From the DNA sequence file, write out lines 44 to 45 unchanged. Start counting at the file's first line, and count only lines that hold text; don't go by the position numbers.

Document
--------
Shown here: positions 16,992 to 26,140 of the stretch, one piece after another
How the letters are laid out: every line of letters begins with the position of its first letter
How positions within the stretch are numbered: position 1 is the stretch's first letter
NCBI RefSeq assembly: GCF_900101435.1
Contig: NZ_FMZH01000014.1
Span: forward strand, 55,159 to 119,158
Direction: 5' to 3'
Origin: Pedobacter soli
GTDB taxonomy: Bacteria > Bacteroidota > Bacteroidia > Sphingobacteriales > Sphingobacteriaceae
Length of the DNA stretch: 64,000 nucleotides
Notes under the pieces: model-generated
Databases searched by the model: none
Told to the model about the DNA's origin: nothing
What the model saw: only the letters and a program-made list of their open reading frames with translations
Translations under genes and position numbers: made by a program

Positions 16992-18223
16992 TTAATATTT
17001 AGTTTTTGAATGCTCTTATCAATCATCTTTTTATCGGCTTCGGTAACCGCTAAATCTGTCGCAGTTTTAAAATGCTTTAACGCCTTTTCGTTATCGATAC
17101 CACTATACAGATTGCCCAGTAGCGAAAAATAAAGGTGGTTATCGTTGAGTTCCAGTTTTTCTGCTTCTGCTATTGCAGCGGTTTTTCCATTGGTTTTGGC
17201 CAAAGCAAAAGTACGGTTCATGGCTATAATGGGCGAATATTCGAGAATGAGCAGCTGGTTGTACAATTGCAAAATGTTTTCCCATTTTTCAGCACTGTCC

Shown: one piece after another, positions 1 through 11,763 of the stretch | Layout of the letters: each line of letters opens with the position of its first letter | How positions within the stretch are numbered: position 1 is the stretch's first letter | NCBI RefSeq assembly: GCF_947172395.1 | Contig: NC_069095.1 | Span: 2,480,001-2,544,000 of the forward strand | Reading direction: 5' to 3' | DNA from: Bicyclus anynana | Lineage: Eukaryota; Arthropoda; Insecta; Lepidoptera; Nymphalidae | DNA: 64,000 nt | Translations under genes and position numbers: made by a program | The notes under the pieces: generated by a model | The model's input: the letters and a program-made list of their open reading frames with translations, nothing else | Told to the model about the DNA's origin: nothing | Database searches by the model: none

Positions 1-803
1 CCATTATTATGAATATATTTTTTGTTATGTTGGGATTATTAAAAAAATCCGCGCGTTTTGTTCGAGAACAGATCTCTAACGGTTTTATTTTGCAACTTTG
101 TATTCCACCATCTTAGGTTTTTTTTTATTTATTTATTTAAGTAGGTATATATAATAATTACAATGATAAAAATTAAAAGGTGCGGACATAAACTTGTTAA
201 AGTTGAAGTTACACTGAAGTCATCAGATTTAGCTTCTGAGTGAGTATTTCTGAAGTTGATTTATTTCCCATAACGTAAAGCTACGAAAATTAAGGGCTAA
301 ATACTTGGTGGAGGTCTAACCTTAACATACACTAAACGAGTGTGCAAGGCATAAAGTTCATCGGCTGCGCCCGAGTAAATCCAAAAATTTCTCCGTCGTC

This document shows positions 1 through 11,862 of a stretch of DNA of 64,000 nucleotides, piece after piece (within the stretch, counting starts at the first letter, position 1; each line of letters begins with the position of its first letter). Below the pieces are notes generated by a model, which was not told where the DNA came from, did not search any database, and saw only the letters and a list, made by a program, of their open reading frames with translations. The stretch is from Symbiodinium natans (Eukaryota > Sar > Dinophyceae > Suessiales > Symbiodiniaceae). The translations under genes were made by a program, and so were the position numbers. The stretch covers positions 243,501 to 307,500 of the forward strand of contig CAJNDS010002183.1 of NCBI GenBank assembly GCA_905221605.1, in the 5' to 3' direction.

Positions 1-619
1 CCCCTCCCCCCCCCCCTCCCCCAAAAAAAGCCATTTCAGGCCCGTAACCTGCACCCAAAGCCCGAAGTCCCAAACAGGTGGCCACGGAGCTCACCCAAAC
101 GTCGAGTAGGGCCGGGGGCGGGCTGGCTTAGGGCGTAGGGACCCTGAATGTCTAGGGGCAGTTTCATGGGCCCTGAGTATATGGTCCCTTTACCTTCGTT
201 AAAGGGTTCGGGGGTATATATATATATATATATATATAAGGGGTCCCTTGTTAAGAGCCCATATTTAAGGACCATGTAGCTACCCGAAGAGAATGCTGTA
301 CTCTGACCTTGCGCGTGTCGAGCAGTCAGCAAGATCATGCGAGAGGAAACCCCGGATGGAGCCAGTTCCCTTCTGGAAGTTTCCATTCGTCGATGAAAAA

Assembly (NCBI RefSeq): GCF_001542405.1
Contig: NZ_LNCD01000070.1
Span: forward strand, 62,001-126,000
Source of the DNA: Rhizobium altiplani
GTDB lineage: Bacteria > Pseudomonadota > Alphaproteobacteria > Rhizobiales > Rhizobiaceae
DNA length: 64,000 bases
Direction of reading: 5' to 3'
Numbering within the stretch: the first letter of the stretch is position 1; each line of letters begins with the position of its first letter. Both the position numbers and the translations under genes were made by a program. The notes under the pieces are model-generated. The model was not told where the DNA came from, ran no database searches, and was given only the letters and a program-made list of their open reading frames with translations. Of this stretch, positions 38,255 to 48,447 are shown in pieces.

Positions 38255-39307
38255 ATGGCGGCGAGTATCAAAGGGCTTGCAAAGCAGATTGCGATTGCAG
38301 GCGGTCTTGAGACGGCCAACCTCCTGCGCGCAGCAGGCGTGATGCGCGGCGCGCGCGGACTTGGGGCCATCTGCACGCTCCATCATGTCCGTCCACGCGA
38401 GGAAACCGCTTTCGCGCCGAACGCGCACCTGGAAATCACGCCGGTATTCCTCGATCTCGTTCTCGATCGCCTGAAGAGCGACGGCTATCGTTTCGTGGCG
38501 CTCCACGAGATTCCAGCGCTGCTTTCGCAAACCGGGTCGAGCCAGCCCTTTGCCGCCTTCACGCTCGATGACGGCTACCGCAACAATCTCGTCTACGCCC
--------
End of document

38401 GGAAACCGCTTTCGCGCCGAACGCGCACCTGGAAATCACGCCGGTATTCCTCGATCTCGTTCTCGATCGCCTGAAGAGCGACGGCTATCGTTTCGTGGCG
38501 CTCCACGAGATTCCAGCGCTGCTTTCGCAAACCGGGTCGAGCCAGCCCTTTGCCGCCTTCACGCTCGATGACGGCTACCGCAACAATCTCGTCTACGCCC